Whose streets?

The Covid Joggers Act (CJA) is a reaction to the coronavirus lockdown in Switzerland. It is an artistic expression that takes place in the street because it used running as the means to diffuse red dots in the public domain while the lockdown regulations were in place. The project uses an interdisciplinary research approach into certain mechanisms related to a visual virus spread. Since the project utilizes public space, it raises questions concerning the law in terms of property rights and freedoms of expression for artists and citizens alike.
The broken window theory was introduced in 1982 by two sociologists, George Kelling and ­James Wilson, following an article they published in The Atlantic (the link is below in the ‘longer reads’ section). They stated that «if a window in a building is broken and is left unrepaired, all the rest of the windows will soon be broken. » A broken window that is left unrepaired demonstrates a lack of care which will be followed by further community destruction. They conclude that to avoid increasingly severe crimes, instances of low-level urban disorder should be policed. Additionally, this theory relates to topics such as (il)legal street art, the use of public space, propagators of urban disorder, social hierarchies, and methods of control.
The first article presented is about Harald Naegeli, the Sprayer of Zurich. He gained this title and his notoriety after he began to spray paint stick art graffiti throughout the streets of Zurich in the late 1970s. It was an act to protest urbanization, the ‘tidiness obsession’ of Switzerland, and top-down uniformization. Naegeli continued his work for the following decades which led to him faced with jail, fines, extradition, and an international arrest warrant. His most recent altercation with the law was earlier this year after the renown Kuntshaus located in Zurich ordered (and later retracted) criminal damage complaints and orders to remove some newer works that Naegeli placed on their walls. Harald Naegeli’s case represents the relation between street art and protests with legality, as it challenged art.144 of the Swiss Criminal Code which protects property and art.16 which protects freedom of expression. As Walter asserts in this article, «the city is free to use, but not to shape.»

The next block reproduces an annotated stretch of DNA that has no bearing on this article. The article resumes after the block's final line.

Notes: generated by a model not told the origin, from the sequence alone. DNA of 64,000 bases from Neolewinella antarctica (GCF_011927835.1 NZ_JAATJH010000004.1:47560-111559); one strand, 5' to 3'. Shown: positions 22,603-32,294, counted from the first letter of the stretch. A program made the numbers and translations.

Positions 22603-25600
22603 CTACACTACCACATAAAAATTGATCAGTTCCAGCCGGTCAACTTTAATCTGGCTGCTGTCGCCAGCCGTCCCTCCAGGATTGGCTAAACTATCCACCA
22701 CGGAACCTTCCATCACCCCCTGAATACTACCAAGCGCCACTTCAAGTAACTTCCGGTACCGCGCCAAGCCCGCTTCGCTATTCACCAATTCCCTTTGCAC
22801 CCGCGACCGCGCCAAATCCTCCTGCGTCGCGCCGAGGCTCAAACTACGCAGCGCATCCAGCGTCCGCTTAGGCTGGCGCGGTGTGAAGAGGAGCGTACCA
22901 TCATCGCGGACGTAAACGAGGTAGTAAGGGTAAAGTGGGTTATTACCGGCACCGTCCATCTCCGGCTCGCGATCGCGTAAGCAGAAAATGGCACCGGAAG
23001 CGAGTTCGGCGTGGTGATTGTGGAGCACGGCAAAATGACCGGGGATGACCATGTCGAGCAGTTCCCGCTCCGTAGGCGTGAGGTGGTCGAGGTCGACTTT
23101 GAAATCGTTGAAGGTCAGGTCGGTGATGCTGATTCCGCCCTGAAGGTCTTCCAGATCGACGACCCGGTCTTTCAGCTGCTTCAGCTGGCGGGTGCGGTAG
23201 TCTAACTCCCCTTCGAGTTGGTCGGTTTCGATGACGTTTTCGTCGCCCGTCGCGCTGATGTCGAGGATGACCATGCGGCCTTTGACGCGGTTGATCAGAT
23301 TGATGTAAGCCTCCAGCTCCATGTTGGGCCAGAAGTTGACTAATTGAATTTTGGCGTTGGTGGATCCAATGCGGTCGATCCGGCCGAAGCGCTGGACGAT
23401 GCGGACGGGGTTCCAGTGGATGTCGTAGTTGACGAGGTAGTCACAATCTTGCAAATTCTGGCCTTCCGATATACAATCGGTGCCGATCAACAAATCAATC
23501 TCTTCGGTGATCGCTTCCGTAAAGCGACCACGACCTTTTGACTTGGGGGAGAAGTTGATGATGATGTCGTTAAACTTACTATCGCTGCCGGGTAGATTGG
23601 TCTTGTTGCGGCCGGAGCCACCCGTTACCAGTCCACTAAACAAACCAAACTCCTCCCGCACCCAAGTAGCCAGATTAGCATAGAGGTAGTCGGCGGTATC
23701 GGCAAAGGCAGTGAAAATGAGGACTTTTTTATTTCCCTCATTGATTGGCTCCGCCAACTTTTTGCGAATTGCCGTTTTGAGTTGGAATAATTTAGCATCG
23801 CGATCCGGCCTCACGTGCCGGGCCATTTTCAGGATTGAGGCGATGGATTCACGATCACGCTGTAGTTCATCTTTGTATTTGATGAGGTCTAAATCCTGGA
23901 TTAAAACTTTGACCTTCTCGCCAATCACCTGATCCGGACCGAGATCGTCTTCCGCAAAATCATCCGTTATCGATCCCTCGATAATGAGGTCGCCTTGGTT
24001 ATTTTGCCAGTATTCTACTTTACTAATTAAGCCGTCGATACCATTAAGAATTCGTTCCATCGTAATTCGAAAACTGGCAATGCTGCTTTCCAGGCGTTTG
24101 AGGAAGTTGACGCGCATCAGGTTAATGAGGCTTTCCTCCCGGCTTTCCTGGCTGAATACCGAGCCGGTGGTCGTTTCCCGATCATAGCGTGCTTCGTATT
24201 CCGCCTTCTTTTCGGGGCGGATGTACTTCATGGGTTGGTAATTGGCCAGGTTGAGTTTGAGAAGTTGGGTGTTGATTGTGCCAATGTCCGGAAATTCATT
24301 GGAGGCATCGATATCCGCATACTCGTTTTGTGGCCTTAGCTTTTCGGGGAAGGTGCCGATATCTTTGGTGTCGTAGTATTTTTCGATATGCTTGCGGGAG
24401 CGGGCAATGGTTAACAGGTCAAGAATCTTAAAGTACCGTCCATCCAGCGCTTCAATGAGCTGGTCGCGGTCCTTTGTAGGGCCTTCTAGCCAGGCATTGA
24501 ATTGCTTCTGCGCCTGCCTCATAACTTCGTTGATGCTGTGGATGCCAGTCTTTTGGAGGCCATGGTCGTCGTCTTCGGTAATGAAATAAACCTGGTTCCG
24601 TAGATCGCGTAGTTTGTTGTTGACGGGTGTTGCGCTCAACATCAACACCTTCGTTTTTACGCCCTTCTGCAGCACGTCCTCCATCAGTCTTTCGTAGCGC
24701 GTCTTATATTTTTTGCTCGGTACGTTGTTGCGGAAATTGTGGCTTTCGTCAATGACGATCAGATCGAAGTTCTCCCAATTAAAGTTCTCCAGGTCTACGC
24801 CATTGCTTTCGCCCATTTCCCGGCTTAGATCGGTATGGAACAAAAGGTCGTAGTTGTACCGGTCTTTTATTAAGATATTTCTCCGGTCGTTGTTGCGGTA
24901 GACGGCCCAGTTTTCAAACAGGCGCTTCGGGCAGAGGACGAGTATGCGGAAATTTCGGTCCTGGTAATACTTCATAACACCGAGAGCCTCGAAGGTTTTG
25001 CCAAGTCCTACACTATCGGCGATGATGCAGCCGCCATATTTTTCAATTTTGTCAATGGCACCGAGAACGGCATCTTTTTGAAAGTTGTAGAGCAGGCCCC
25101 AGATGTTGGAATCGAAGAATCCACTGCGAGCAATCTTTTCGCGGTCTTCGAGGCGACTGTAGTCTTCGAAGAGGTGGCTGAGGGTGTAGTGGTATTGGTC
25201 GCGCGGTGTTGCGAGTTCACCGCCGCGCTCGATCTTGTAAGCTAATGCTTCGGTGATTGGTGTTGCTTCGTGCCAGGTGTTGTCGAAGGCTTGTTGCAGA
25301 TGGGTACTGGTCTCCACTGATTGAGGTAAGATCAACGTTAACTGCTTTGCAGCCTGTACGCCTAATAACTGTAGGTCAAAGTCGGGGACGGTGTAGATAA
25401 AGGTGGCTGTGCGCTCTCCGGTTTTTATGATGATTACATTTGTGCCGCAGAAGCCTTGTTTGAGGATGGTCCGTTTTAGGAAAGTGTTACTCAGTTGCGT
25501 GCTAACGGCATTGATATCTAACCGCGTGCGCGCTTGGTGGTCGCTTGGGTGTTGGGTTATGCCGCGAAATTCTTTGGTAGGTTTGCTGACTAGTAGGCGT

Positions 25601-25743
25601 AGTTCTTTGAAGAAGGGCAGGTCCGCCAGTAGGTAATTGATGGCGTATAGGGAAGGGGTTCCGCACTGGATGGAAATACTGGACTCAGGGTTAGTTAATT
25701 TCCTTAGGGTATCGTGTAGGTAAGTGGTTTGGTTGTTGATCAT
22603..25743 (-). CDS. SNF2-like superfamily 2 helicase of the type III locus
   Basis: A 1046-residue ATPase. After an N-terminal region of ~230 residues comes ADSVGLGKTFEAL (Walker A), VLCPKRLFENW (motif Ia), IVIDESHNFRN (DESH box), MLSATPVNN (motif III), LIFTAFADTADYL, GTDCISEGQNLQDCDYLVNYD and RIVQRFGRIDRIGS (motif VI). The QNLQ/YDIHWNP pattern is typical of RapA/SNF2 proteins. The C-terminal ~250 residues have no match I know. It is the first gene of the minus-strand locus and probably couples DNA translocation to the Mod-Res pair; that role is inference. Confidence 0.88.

the city is free to use, but not to shape
The subsequent article by Rani Boyer discusses the role of street art as a ‘visual counterpart’ to social movements and as a medium for spreading political messages. Graffiti is characterized as a rebellious art form because it is created in the public domain which raises questions about the legality of this as art and further political contentions about actions that can be done upon city surfaces. Proxemics is also a fundamental criterion for the red dots of the CJA. Edward Hall founded the concept of proxemics which is the study of the human use of space. The mutual interaction between man and the environment is important for CJA because the project/the dots gain meaning from the location in the chosen context. Urban spaces are often characterised as spots of anonymity and segmentation due to cosmopolitanism and diversity. The red dots are symbolic coins that act as spatial connections among concepts and people as symbolic tributes to interactions that were lost from cities during the lockdown. As a form of street art, the broken window theory became an interesting theory to research deeply.
The broken window theory led to a policy revolution that generally targeted people rather than windows. The people that have been targeted vary due to classism, race, profession, actions taken which leads to the many social relations of the theory. The ‘windows’ are the origin of the issues which should be addressed, rather than solely the people. The actions of the people are a reaction. In this case, the voices in the street are responding to the BLM movement, climate change, globalization, capitalism, political circumstances, etc. Cleaning up the artistic expressions from the streets can place a shadow over these issues.
1. Walter, G., (2020), ‘The Sprayer of Zurich – Harald Naegeli vs The City,’ widewalls,
2. Boyer, R., (2020), ‘How Graffiti Artists Are Propelling the Vision of the Black Lives Matter Movement,’ artsy
3. Fox, J., (2019), ‘Broken Windows’ Theory Was Right…About the Windows,’ Bloomberg Opinion,

Longer Reads / Additional Sources:

1. Kelling, G. et al., (1982), ‘Broken Windows,’  The Atlantic,
2. Keizer, K. et al., (2008), ‘The Spreading of Disorder,’  Science,

Gif Table of Contents / CJA2020






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